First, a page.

Inside the cell, there’s a nucleus that holds DNA, which stores all the genetic information. The nucleus is surrounded by a protective layer called the nuclear membrane. Inside the nucleus, there’s a part called the nucleolus, which helps make proteins. Eukaryotic Cells also have mitochondria that make energy for the cell to use.
In plant cells, there are chloroplasts that do photosynthesis. The endoplasmic reticulum helps move materials around the cell. There are other cell parts too, like ribosomes, lysosomes, Golgi bodies, cytoplasm, chromosomes, vacuoles, and centrosomes, each with its own job.
Almost all single-celled organisms with a nucleus and all multi-celled organisms are examples of eukaryotes.
Eukaryotic Cell Diagram
Examples of Eukaryotic Cells
Eukaryotic cells can be found in plants, animals, fungi, protozoa, and other complex living things. Let’s look at some examples of these eukaryotic cells:
- Plant Cells: Plant cells have a sturdy outer layer called the cell wall, made of a substance called cellulose. This cell wall provides support to the plant. Inside the plant cell, there’s a big storage space called the vacuole, which helps maintain the cell’s shape. Plant cells also contain chloroplasts, which play a crucial role in the process of photosynthesis.
- Fungal Cells: Fungal cells have a cell wall too, but it’s made of something called chitin. Some fungi have tiny holes called septa that allow organelles and cytoplasm to move within the cell.
- Animal Cells: Unlike plant and fungal cells, animal cells don’t have a cell wall. Instead, they are surrounded by a flexible cell membrane. This lack of a rigid cell wall gives animals the ability to have various shapes. Animal cells also have special abilities like phagocytosis (engulfing food particles) and pinocytosis (engulfing liquid).
- Protozoa: Protozoa are tiny, single-celled organisms. Some of them have tiny hair-like structures called cilia that help them move around. They also have a thin layer called a pellicle that supports their cell structure.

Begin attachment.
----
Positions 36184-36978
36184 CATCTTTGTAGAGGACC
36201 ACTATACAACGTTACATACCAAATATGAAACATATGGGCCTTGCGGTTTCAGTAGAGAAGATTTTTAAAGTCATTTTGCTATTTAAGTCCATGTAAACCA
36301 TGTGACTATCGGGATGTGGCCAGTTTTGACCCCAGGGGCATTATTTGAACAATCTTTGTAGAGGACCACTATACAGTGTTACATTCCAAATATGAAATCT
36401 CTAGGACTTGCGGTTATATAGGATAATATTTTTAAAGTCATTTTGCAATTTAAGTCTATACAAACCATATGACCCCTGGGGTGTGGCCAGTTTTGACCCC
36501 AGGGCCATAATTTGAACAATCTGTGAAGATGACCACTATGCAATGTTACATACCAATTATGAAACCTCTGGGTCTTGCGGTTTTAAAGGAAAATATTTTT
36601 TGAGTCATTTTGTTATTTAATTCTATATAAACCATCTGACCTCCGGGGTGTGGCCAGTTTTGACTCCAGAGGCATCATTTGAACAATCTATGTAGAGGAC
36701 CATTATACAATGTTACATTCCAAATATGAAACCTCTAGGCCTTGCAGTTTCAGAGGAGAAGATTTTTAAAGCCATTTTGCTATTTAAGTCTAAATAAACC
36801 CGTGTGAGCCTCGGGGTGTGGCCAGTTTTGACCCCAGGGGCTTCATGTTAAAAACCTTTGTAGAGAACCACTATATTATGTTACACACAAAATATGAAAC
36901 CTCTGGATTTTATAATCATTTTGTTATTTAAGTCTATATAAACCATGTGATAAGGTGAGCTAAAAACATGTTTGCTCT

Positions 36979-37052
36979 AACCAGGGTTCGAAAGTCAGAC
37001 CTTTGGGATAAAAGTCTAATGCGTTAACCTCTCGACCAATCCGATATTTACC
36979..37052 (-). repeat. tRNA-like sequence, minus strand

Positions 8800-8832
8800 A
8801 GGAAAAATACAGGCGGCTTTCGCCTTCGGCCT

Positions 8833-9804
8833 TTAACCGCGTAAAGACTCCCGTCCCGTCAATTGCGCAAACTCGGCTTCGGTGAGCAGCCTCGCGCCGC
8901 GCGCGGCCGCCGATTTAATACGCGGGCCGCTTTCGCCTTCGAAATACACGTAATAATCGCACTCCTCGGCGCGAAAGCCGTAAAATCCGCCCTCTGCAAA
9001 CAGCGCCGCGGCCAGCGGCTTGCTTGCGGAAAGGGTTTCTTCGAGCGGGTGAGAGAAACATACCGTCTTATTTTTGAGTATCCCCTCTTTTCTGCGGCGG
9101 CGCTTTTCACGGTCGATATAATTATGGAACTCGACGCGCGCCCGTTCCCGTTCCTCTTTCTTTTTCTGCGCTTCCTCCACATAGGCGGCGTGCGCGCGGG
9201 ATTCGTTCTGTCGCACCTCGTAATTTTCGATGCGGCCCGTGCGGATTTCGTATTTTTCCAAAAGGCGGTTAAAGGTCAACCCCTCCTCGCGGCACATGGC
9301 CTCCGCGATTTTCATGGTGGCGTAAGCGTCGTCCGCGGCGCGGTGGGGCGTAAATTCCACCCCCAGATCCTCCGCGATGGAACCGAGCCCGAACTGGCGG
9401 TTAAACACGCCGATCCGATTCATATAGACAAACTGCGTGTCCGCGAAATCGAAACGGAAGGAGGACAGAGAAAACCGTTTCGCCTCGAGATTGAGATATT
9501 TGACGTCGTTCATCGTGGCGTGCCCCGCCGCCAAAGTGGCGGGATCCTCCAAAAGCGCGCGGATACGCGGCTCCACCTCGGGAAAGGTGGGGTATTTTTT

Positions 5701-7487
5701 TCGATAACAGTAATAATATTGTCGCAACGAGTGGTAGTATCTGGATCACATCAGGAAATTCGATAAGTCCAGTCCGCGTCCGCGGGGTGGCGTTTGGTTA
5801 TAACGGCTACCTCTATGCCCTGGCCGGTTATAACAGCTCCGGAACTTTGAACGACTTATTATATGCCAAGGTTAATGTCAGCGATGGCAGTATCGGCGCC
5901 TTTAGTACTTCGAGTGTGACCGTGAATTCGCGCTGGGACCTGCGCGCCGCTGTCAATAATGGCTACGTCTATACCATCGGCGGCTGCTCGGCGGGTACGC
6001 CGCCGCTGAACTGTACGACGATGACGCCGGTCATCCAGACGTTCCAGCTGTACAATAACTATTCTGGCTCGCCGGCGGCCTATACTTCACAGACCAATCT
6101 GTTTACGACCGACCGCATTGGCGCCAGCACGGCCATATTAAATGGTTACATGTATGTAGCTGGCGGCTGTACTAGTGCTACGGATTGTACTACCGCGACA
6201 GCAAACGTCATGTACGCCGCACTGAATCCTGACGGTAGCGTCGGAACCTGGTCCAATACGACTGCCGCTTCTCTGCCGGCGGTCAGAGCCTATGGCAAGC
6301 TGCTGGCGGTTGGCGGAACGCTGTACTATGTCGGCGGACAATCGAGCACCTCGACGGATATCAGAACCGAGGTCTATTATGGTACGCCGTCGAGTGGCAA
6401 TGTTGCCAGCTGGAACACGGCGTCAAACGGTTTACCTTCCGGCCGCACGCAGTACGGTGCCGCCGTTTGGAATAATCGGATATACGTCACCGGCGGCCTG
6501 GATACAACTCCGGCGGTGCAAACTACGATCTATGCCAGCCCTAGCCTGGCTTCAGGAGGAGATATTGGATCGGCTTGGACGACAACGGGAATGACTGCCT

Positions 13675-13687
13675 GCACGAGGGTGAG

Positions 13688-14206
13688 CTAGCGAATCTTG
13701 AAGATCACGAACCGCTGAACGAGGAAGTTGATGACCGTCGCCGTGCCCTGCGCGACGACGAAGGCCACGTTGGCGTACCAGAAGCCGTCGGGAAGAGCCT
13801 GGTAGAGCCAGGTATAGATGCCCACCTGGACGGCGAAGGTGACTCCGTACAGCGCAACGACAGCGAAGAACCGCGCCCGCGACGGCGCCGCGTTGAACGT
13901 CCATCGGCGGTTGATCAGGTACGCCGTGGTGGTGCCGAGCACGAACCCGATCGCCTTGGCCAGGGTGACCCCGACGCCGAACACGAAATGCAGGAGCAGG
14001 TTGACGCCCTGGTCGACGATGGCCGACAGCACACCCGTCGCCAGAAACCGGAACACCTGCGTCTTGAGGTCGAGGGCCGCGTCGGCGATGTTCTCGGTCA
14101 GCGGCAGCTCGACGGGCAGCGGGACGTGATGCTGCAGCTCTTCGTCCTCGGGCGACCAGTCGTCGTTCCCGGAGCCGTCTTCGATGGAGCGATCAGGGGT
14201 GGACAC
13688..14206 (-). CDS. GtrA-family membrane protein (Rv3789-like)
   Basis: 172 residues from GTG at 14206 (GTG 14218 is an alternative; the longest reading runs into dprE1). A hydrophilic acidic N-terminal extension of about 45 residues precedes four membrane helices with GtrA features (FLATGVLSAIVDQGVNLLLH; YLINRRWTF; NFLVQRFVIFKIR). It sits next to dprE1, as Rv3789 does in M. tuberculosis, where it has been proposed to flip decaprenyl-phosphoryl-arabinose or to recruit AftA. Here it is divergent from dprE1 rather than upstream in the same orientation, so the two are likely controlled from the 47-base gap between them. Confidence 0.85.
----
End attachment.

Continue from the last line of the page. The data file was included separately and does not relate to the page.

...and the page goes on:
Difference between Prokaryotic and Eukaryotic Cell
While prokaryotic and eukaryotic cells have some similarities, such as having cell membranes and ribosomes, they also have many differences. Here’s a summary of the differences between prokaryotic and Eukaryotic cells:
|Type of Cell
|Unicellular and multi-cellular
|Ranges in size from 0.2 μm – 2.0 μm in diameter
|Size ranges from 10 μm – 100 μm in diameter
|Usually present; chemically complex in nature
|When present, chemically simple in nature
|Absent. Instead, they have a nucleoid region in the cell
|Present. Smaller in size and spherical in shape
|Present. Comparatively larger in size and linear in shape
|Present, but cell organelles absent
|Present, cell organelles present
|Very rarely found in eukaryotes
|Lysosomes and centrosomes are absent
|Lysosomes and centrosomes are present
|Through binary fission
|The flagella are smaller in size
|The flagella are larger in size
|Both asexual and sexual
|Bacteria and Archaea
|Plant and Animal cell
FAQs on Difference Between Prokaryotic and Eukaryotic Cells
What is a Prokaryotic cell?
A prokaryotic cell is a simple kind of cell that doesn't have a nucleus. Also, prokaryotes don't have special compartments with membranes inside their cells. Prokaryotes are always just one cell.
What is a Eukaryotic cell?
Eukaryotic cells are cells that have a central control center called a nucleus and small compartments surrounded by membranes inside them. These cells can exist as single-celled or multi-celled organisms.
What is the difference between Prokaryotic and Eukaryotic cells?
The key difference that sets apart prokaryotic cells from eukaryotic cells is the nucleus. Prokaryotic cells don't have a true nucleus, and eukaryotic cells do have one. Additionally, eukaryotic cells are the ones with tiny compartments enclosed by membranes, while prokaryotic cells lack these. Another big distinction is that prokaryotic cells are alway
Is Golgi apparatus prokaryotic or eukaryotic?
Golgi Appratus is Eukaryotic Cell.